Climate change has been front and centre of Mark Leplastrier’s career since he joined IAG 21 years ago.
Today, as executive manager — natural perils, he and his team are focused on risk modelling, primarily for reinsurance, risk-based pricing and major event support.
Leplastrier believes that as the global average temperature increase is hovering around 1.2°C above the 1850 — 1900 average, everyone in insurance or reinsurance should consider the rapidly-changing climate as part of their risk management in the near and longer terms.
‘We’ll be surprised by the way relatively small changes to background climate can bring about exponential increases in damage,’ he says.
‘Once you cross the thresholds of how we design buildings and where we put them, the damage can really ramp up.
'A category four and category five hurricane might not sound very different on paper, but it could be the difference between minimal or extensive building damage.’
Leplastrier will appear on a panel discussing the impact of climate change on the reinsurance industry at ANZIIF’s Reinsurance Rendezvous event in Terrigal, NSW from 23 to 25 October 2022.
He will be joined by Leadenhall Capital Partners’ chief underwriting officer Jillian Williams and University of NSW climate scientist Andy Pittman.
The impacts of warming temperatures are being felt around the world, but Leplastrier points out that small changes in climate can also affect the compounding nature of the threat.
For example, we might expect rising temperatures to lead to longer more severe droughts and more frequent extreme fire weather days.
However, we may also see dramatic increases in available fuel loads as larger trees dry out, reduced effectiveness of natural containment lines such as creek beds and, as we saw with the black summer fires where catastrophic conditions continued through the night, less time for firefighters to try to contain fires.
‘The impacts could compound so that suddenly you don’t have a 10 per cent increase in risk, you have double or triple the risk,’ says Leplastrier. ‘This is something we have to be very conscious of and careful about when considering future climate impacts.’
Understanding the trends
Leplastrier would like to see insurers focus on developing their understanding of trends before a major event occurs.
‘Infrequent events drive a lot of the risk for insurers and reinsurers,’ he says.
‘But the fact that there hasn’t been a cyclone or a very large hailstorm in a particular area doesn’t mean the probability of one occurring hasn’t changed.
'The change in risk needs to be factored in — and we need to look for better ways to communicate this so that consumers can make more informed decisions.’
An inherited problem
Much of the current risk associated with the Australian built environment evolved before modern risk management approaches were incorporated into land use planning and building codes and controls.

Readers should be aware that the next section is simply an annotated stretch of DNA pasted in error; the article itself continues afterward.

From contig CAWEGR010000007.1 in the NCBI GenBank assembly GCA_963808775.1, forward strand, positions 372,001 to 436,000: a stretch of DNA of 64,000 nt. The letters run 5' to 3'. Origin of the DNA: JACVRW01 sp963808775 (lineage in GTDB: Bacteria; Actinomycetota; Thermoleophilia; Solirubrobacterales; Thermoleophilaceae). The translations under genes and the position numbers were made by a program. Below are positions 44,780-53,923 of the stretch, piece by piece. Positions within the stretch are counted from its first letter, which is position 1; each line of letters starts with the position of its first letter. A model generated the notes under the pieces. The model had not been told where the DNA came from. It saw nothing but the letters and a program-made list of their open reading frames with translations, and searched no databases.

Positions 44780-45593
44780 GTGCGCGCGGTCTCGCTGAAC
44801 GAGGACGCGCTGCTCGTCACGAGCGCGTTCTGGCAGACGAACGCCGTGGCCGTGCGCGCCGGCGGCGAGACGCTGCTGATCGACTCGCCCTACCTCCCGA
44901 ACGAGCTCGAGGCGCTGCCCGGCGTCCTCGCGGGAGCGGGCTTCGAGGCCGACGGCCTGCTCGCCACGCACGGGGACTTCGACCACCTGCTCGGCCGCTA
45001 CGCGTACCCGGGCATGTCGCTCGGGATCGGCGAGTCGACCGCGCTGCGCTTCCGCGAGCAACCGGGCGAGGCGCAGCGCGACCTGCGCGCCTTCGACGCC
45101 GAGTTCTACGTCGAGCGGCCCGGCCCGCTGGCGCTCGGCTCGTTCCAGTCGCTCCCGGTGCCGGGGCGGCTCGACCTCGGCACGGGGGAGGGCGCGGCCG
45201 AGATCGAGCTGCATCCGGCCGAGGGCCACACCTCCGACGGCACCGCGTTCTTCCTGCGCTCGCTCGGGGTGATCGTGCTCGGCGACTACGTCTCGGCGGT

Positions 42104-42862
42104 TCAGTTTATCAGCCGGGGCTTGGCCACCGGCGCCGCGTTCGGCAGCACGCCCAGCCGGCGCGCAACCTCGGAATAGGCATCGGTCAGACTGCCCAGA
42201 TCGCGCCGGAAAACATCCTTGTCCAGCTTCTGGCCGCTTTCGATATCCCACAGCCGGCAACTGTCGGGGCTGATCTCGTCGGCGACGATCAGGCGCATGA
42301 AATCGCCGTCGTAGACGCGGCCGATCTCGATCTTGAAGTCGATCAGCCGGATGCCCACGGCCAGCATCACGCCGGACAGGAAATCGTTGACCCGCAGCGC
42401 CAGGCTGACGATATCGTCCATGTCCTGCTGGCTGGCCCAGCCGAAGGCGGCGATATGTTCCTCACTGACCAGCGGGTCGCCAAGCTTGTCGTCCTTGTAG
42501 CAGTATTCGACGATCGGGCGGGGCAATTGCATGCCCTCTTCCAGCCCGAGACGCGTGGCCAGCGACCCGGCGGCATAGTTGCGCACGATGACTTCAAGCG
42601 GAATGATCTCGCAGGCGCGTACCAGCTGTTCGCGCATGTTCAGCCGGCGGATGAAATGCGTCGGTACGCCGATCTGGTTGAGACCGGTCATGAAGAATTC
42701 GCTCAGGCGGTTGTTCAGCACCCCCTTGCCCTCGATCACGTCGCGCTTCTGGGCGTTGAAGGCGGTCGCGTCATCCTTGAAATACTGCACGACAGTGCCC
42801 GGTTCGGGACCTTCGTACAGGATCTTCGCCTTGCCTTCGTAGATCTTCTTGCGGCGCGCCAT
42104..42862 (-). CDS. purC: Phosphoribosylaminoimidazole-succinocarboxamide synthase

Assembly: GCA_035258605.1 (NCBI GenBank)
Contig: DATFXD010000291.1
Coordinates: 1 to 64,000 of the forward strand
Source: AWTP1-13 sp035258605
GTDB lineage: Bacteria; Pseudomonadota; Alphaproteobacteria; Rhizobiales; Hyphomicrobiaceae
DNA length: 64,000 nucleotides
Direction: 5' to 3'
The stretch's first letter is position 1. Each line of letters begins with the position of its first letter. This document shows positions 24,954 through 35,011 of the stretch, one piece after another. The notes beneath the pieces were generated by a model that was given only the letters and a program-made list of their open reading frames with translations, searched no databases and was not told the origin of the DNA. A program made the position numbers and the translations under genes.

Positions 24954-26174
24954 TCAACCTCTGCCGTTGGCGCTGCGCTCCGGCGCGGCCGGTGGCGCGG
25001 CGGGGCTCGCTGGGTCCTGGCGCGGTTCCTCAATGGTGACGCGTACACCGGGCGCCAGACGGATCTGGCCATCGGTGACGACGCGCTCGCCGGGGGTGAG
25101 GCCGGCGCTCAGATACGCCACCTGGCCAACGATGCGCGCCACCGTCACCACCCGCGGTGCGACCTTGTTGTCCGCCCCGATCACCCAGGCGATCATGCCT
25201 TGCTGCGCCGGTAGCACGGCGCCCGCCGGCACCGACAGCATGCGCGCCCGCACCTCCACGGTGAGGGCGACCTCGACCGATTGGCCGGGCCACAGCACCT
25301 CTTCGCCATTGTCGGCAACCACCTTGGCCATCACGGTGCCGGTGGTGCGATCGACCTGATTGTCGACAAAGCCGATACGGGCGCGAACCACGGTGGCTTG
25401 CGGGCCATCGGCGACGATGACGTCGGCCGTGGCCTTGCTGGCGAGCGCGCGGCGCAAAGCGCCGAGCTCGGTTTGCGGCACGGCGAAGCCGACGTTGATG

‘As an example, the modern planning approaches to flooding, which came into effect in the early 2000s significantly improved the management of flood risk,’ says Leplastrier.
‘The problem is that the climate and the science are evolving, so we must allow for these uncertainties in risk management approaches in order to minimise adverse impacts on future communities.’
He sees an important opportunity for insurers and reinsurers to contribute to the broader understanding of risk to the community and other stakeholders by translating the risk into dollars.
For example, communicating the impact on insurance premiums for a proposed development or helping stakeholders understand the damage costs if a particular disaster scenario occurred.
Working to reduce risks
Leplastrier says reinsurers can also work with external stakeholders, such as engineers, to help identify and prioritise areas for risk reduction.
‘For example, we worked with an external flood consultant to identify top national mitigation priorities for flood-affected towns in Australia — areas where the cost—benefit ratio was better than 1.0.
'We couldn’t have done that on our own because, while we knew where the high-risk areas were, we’re not experts in viable engineering solutions to mitigate risk.’
As a member of the Insurance Council of Australia’s climate change action committee, Leplastrier has worked on projects where companies have shared their data and insights to advocate for outcomes as an industry.
’Insurers and reinsurers hold valuable information about the social, environmental and economic impacts of major weather events on communities,’ he says.
‘With this comes an important opportunity for these insights to be leveraged to advocate for better community resilience in the future, such as improved land-use planning, building controls and codes and risk-reduction programs.
‘As people continue to move to high-risk areas because they’re more affordable, it’s vital that we find ways to provide affordable housing in safe areas. Everyone from governments to communities need to be part of this if we’re to avoid the terrible societal outcomes we’ve already seen in Lismore.’
Part of the solution
Leplastrier argues that insurers and reinsurers are uniquely placed to help the public understand the risks they face and to prepare for natural disasters.
‘We’re at the forefront of climate change research and understanding the built environment and how it responds,’ he says.
‘We play a critical part in the cycle of risk and we can’t leave it to others to decide how to build, where to build and how to respond. We’re in a fantastic position to be part of the solution by helping to drive positive change.’
ANZIIF's Reinsurance Rendezvous is an opportunity to catch up with the most up-to-date and thought-provoking market developments and insights.
Panel discussions and presentations from industry leading professionals, including Mark Leplastrier, will share their insights on the future of the reinsurance industry.
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